Frankenstein creations come from big brands too
If you want to modify your car in the most bonkers (or questionable) way, then go for it
It’s a familiar story: a badly modified car appears in a classified advertisement online.
The motoring cognoscenti see it, and share it, and mock it. What a munter! What appalling taste! What ruined handling! What pointless accessories!
Well, they might be right, but the discussion is not for me, dear reader – not for Prior. Because it’s a short stride from there – and I’ve seen it taken – to suggesting that there’s something actually wrong with allowing people to modify cars badly. That somehow it shouldn’t be allowed. That people should be saved from their idiot selves and spared from their own appalling taste. Well, it’s a step I could never take.
Why? Because anyone who modifies a car – even if they happen to do it very badly – has cars as a hobby. They’re using their free time on it. Spending their money on it. Quite often, they’re young. Frequently, it’s the first time they’ve tried it. Perhaps the first car they’ve had. Perhaps they can’t afford £300 a month for a PCP on a VW Golf R. But perhaps one day they will do that, so long as they like cars for that long.Only then somebody comes along and says: “Well, that’s a bag of old spanners. What a waste of your time and energy.”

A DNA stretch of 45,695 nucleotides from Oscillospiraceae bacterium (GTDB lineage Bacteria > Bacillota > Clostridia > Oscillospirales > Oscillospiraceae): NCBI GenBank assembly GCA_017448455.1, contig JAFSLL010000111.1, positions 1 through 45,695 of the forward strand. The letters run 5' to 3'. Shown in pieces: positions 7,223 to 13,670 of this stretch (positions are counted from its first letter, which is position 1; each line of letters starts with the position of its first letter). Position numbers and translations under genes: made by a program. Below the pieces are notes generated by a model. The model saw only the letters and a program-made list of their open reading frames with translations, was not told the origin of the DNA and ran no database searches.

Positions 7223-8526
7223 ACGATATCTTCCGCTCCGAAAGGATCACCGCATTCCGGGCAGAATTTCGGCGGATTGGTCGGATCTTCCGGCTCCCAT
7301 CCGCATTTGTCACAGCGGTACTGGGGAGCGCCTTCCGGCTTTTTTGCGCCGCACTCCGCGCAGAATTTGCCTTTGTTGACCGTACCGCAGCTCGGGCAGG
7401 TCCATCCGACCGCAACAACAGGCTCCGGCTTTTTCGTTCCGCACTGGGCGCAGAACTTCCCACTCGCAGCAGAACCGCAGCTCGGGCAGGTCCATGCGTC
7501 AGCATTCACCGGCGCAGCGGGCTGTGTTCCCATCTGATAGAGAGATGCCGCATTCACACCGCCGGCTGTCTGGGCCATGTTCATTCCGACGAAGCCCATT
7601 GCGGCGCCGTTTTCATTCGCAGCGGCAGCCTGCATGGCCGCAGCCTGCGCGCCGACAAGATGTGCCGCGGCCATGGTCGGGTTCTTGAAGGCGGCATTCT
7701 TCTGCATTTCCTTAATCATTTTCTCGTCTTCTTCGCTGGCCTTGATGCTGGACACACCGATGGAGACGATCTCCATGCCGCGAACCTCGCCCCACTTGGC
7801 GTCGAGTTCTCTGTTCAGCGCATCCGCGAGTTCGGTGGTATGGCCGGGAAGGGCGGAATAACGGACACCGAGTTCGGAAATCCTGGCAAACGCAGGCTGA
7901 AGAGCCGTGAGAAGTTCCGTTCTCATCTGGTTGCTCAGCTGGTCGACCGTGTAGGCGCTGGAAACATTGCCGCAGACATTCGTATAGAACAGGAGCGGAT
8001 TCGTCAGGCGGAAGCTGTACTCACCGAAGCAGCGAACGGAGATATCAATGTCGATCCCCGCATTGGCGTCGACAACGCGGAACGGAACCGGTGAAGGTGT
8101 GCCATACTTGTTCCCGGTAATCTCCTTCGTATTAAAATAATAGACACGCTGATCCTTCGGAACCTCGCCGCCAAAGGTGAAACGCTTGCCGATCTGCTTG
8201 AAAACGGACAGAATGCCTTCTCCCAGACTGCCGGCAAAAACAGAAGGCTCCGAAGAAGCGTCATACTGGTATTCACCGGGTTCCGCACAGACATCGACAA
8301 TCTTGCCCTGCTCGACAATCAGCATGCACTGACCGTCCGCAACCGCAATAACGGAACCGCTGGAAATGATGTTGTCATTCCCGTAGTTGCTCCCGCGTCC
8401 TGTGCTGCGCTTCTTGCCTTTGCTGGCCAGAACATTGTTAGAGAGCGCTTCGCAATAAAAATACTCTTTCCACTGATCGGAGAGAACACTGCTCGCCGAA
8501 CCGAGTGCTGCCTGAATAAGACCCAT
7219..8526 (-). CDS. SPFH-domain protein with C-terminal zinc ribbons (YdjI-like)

Cheers, grandpa. Way to welcome me to the team.
I’m not sure why people have to take offence at something that affects their lives in absolutely no way whatsoever, but there you go. Not just cars, is it, that one?
So, anyway, I’m not ready to say to a car enthusiast just yet that their car is a total spudder and they shouldn’t have bothered because, honestly, there aren’t enough of us around to wilfully divide us. It’s your car, mate. Your rules. You like it? Then well done.
Though here’s a thing. Granted, follow my logic to the extreme and, if somebody wanted to fit a small-block Chevy to the last Ferrari 250 GTO in the world, I’d have to let them. And I suppose I would. But, look, that’s not going to happen, is it?
Cars do get rarer. Austin Sevens are still broken up to become specials and some Ferraris get chopped to become 250 GTO or SWB-alikes. Perhaps that’s a pity. Perhaps not. And a few years ago, a customer – reportedly the Sultan of Brunei – commissioned a load of Mercedes 300SL Gullwings to be modified: out went their race-derived engines and in came 6.0-litre AMG V8s, while other underpinnings were modified to suit. Shame? Maybe.
But what can you do? You can’t have cars listed, like buildings of historic interest, because you’d have to legally prevent somebody using a car at all, lest it get damaged, which seems daft because what is a car if it isn’t moving? And how would you stop somebody selling it, anyway?
No, in the same way you’d hope nobody will buy the Mona Lisa and paint a moustache on her, you’ll just have to hope that somebody doesn’t decide to buy Thrust2, upturn it and make it a pond. And if they do, well, that’d be a shame, but so be it.
So if you want to drop a 1970s Volkswagen Golf on the deck and paint it matt black with a brush, go for your life. Enjoy it.